Georgia Bulletin

The Newspaper of the Catholic Archdiocese of Atlanta

Photo By Michael Alexander
Emily Saunders has chosen to attend High Point University, High Point, N.C., this fall where she plans to study business management.


Marist Senior Learns To Challenge Others, Herself

By STEPHEN O'KANE, Staff Writer | Published May 13, 2010

As Emily Saunders reflects on her four years at Marist School, she smiles and laughs as if she’s talking about an old friend. She has learned many life lessons through class and extracurricular activities and looks forward to bringing those valued lessons with her as she moves on to college in the fall.

“I was very blessed and lucky to be able to attend Marist,” said Emily, who is grateful to her parents, Walter and Peggy Saunders, as well as alumni, for the financial and emotional support they gave her as she began there in ninth grade.

When Emily began her Marist career, she wasn’t quite sure where she fit in. She made friends, played soccer and went to football games but didn’t know what she wanted to do with her time at the school.

During her sophomore year, at the school Activities Fair, Emily heard two students talk about Mosaic, an extracurricular club devoted to issues of diversity. Mosaic offers students the chance to recognize and discuss “the beauty and intricacies of cultural diversity within the Marist community and the world.”

Emily, who is a member of St. Thomas More Church, Decatur, attended meetings. In her junior year, she became more active and involved with the activities and discussions. She took on a leadership role for the group her senior year and credits Mosaic with expanding her own cultural horizons while giving her the chance to help others do the same.

She said that Marist School, through her classes and her work with Mosaic, has taught her the important lesson of “self-challenging.”

“We often find ourselves sitting back … and sometimes becoming indifferent,” she said about herself and her classmates. “When you get too comfortable, you can kind of lose track of what you are trying to do.”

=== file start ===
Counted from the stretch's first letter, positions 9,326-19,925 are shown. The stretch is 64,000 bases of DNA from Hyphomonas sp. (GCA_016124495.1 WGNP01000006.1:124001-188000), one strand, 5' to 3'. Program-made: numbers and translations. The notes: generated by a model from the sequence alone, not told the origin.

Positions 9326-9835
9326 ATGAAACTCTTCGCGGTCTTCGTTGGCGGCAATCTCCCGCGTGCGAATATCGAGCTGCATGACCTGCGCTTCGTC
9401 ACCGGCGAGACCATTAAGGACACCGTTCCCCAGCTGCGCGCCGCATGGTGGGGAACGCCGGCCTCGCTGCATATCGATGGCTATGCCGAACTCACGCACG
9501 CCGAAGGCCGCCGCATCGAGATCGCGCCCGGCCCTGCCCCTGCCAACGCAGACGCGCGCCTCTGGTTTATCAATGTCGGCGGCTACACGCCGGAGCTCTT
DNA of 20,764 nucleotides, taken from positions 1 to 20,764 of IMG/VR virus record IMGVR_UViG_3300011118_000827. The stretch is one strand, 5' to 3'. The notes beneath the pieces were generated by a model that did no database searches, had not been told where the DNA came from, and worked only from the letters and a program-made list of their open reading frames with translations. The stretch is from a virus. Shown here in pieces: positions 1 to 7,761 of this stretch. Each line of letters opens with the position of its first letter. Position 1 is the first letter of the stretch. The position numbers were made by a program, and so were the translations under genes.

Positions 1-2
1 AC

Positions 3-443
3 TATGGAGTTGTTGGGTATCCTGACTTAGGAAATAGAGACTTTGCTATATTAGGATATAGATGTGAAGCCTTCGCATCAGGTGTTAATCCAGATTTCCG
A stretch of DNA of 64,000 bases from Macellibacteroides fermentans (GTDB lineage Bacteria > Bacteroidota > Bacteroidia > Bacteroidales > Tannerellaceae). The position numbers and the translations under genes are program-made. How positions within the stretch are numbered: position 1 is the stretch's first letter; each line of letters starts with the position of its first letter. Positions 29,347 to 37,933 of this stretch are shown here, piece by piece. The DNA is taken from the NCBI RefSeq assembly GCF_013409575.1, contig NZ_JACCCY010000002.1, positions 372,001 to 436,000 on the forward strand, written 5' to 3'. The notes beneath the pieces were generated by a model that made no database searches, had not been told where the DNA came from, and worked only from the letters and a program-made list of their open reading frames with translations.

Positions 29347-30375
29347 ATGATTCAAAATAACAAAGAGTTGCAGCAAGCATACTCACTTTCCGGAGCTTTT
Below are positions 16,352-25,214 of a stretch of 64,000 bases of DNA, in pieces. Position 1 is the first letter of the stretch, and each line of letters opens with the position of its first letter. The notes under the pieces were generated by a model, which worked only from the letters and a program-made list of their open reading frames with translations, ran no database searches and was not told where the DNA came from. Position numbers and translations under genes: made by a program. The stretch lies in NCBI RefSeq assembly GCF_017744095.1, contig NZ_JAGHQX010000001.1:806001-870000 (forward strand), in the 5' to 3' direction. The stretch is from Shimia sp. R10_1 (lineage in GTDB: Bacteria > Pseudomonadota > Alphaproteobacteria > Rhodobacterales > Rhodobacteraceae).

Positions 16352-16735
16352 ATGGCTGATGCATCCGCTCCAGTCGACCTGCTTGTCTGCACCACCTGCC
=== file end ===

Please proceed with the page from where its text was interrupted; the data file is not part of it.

Emily feels that pushing yourself to move forward in those situations is a lesson that she will be able to apply to various aspects of her life, especially as she prepares to go off to college at High Point University in North Carolina.

She first visited High Point when a friend suggested she take a closer look since it had a beautiful campus and pleasant atmosphere. At the time, she had no intention of applying.

“I got there and … he was right,” she said laughing, also noting that the campus wasn’t the only attractive aspect about the school. “When you talk to the students and hear the president’s philosophy, you find out it is all about the students.”

Emily is interested in studying business management or marketing at High Point, with hopes of one day owning her own business, possibly an inn or restaurant. She feels that might be a good way of incorporating her interest in management as well as her desire to work directly with people.

She has had plenty of experience working with people during high school and especially as a soccer coach for youngsters outside of Marist. She began playing soccer herself when she just a little girl, but named the coaching experience as one of her proudest high school achievements.

“I’ve always loved working with little kids,” said Emily, who also babysits and teaches vacation Bible school to children during the summer. She said coaching soccer was a difficult job at first because she had to learn how to earn both the kids’ love and their respect—a lesson she will cherish as she leaves Marist.

“I learned how to put those both together and it was a big accomplishment for me,” she said.

Working with others is something Emily has done throughout her high school career. Whether it was playing sports, coaching soccer off-campus or getting involved with the school’s diversity club, Emily has formed a strong foundation on which to build.

And though she is excited to move on, she knows there will be new challenges to face next school year.